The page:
Charles Henry Tilghman, the second child and eldest boy of Richard and Agnes, was born in January of 1846 while his father was at sea. After studying medicine in the United States, twenty-two year old Charles left to study abroad. In England, he discovered he admired the English way of life and enjoyed London's social whirl. A year later, he reluctantly decided it was time to move on and traveled to Paris. He did not like it as much and began to travel around Europe. In 1870, he joined the Franco-Prussian War on the French side. Sometime after 1871, Charles returned home and continued his profession as a doctor. He married Elizabeth Donnell in November of 1881 with whom he had nine children. Charles Tilghman died at home in 1906.
His namesake and sixth child, Charles Henry, Jr., was born in 1890. At the beginning of World War I, he entered the army and was sent to Fort Niagara and Fort Meade for training. On graduating from these camps, he was appointed a captain in the National Army and in charge of a regiment on the front line. Here he was wounded in action, when he was hit in the eye, and thus received the Distinguished Service Cross for bravery. At the end of the war, he served as a liaison officer in Poland and Germany. Upon returning home, Charles, Jr. married Carolyn Ward. He died in April of 1954.
1.5 Linear Feet (3 boxes; 6 oversized folders)
Language of Materials
The collection consists of the papers of the Richard Tilghman family, spanning five generations and including three major wars. The papers, mostly correspondence, are divided into subgroups of land papers, papers of the four principal family members, and finally miscellaneous papers.
1. Wills and Land Papers (1493; 1658-1821)
This section consists of the documents concerning the Tilghman estate Gross' Coate in Talbot County, Maryland. Among them are deeds and surveys showing the additions to and the ownership of the estate throughout the generations. There are also surveys, deeds, wills, and indentures for such parcels of land as Gross' Coate, the Adventure, Gross' Addition, Sawyer's Forest, Court Road, and Dundee. Also included is a typed copy of the will of William Tilghman of London, dated 1493. (See also oversize.)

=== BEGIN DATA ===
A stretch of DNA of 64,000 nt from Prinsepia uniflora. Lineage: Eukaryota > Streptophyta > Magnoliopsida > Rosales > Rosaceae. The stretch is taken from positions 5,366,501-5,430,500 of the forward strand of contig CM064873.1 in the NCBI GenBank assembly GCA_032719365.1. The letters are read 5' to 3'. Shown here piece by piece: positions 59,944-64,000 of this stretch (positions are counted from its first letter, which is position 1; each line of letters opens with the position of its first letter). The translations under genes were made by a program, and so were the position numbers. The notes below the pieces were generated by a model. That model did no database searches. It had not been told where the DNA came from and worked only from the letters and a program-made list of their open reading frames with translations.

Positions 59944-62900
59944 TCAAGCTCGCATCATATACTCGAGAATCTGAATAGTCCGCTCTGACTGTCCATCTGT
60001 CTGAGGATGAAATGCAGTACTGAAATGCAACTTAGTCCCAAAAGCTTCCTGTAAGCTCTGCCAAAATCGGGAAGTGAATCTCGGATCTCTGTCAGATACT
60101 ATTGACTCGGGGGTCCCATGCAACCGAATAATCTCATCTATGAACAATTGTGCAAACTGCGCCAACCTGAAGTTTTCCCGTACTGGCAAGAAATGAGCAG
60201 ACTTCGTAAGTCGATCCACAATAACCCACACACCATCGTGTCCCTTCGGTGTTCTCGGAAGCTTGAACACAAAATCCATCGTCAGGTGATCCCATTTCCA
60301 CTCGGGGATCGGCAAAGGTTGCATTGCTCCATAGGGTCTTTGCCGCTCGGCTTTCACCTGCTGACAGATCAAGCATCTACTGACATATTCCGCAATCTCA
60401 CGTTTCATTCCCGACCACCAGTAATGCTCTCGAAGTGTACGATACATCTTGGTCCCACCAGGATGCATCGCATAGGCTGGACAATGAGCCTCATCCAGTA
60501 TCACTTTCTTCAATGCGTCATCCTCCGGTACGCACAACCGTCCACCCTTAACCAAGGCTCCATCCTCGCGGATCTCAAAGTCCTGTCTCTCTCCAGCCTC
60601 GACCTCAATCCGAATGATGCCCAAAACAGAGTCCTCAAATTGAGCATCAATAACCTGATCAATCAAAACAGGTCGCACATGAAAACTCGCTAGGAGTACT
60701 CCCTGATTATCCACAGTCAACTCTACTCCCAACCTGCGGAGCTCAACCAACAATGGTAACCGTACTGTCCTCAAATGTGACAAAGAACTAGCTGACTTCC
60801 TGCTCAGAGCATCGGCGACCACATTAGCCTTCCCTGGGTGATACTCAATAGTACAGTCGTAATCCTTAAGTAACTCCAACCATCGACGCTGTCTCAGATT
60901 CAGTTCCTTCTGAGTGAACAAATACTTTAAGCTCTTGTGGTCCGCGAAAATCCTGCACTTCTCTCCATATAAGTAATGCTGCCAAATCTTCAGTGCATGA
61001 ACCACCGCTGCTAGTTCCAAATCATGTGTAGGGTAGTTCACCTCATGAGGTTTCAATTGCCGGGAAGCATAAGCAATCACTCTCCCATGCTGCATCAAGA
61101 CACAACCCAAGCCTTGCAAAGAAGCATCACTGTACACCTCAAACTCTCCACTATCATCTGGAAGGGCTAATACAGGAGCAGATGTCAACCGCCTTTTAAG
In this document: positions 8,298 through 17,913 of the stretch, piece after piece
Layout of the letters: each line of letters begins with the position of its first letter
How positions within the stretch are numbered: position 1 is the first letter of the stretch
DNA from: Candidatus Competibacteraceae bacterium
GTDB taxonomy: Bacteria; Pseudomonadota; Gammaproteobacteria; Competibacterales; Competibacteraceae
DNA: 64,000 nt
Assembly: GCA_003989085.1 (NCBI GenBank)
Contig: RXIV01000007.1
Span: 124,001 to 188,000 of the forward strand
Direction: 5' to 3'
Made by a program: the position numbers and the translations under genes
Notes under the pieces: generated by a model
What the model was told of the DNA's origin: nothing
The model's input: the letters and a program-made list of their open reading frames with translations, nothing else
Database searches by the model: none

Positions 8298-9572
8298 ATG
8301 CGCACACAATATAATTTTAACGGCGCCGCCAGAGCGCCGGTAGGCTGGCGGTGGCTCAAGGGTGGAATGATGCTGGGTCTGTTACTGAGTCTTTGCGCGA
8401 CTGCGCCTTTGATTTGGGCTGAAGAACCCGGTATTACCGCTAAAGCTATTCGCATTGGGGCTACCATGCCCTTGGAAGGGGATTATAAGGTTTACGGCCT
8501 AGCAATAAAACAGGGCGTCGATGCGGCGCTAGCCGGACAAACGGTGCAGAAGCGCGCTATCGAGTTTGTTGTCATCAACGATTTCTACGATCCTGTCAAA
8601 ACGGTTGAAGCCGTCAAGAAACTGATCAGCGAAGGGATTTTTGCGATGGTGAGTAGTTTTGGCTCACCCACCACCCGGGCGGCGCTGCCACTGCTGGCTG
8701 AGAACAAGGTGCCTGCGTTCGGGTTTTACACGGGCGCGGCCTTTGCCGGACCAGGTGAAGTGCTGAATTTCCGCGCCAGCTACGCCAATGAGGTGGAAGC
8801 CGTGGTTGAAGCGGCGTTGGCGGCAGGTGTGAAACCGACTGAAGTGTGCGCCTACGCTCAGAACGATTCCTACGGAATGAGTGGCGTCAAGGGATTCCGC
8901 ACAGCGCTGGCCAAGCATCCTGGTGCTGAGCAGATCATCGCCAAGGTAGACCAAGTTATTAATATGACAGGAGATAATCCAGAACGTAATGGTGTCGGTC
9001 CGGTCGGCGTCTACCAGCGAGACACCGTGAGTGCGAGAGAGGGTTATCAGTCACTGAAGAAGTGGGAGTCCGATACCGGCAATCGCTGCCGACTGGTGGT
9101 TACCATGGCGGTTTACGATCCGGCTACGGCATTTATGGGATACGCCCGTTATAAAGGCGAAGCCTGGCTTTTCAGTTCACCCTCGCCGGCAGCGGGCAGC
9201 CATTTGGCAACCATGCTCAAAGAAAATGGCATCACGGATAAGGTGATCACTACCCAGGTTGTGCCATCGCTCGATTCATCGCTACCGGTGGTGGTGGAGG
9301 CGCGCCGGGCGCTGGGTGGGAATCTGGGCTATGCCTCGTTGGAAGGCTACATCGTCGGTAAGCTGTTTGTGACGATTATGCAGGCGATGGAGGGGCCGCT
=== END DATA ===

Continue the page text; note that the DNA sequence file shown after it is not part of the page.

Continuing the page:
2. Captain William Gibson Tilghman Papers, 1831-1850
His papers deal mainly with the division of his estate upon his death. They include correspondence between family and lawyers concerning the division, property lists for both Gross' Coate and the Dundee farm, and a list of all enslaved individuals that includes their age and the monetary value placed on them. Also included are the receipts and agreements of the final division showing the extent of each family member's acquisition. A letter from his son, Richard, describes Navy life in Norfolk, Virginia.
3. Lieutenant Richard Lloyd Tilghman Papers, 1830-1904
The bulk of the collection falls into this section and consists of correspondence. The decade of correspondence between the Lieutenant and his wife, Agnes, gives a rich view of life for a young married women. Agnes writes of everyday life; her health; her children, including their illnesses; town life; the farm; his family and the death of his brother, Charles; and the hardships of being alone. Richard, in return, discusses his life on ship and his different duty-stations during the Mexican War. He talks of news from home and his views on the management of Gross' Coate. Mixed in these letters are correspondence from other naval officers commending Richard on his service. Also included are his will and Agnes' widow pension records.
4. Doctor Charles Henry Tilghman Papers, 1868-1887